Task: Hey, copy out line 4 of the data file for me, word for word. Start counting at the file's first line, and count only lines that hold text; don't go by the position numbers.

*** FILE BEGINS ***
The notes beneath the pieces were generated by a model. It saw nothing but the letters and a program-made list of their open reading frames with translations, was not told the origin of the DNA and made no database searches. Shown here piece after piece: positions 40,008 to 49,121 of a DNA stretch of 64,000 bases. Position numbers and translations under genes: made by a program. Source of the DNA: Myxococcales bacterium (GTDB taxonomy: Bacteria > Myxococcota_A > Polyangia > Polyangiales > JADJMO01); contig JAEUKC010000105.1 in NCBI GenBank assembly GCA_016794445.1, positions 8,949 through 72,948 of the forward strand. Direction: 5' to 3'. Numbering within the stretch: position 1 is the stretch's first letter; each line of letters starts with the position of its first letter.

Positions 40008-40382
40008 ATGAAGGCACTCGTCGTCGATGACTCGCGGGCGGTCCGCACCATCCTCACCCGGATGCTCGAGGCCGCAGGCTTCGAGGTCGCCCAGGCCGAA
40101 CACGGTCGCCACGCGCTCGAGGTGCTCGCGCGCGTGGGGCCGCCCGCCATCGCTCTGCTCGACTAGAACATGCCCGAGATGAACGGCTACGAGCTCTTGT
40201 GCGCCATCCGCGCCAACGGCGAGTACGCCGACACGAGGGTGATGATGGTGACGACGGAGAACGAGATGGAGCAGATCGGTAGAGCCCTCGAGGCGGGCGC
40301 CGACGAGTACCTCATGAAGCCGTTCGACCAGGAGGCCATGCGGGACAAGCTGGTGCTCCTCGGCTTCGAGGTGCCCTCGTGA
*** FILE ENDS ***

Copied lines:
40101 CACGGTCGCCACGCGCTCGAGGTGCTCGCGCGCGTGGGGCCGCCCGCCATCGCTCTGCTCGACTAGAACATGCCCGAGATGAACGGCTACGAGCTCTTGT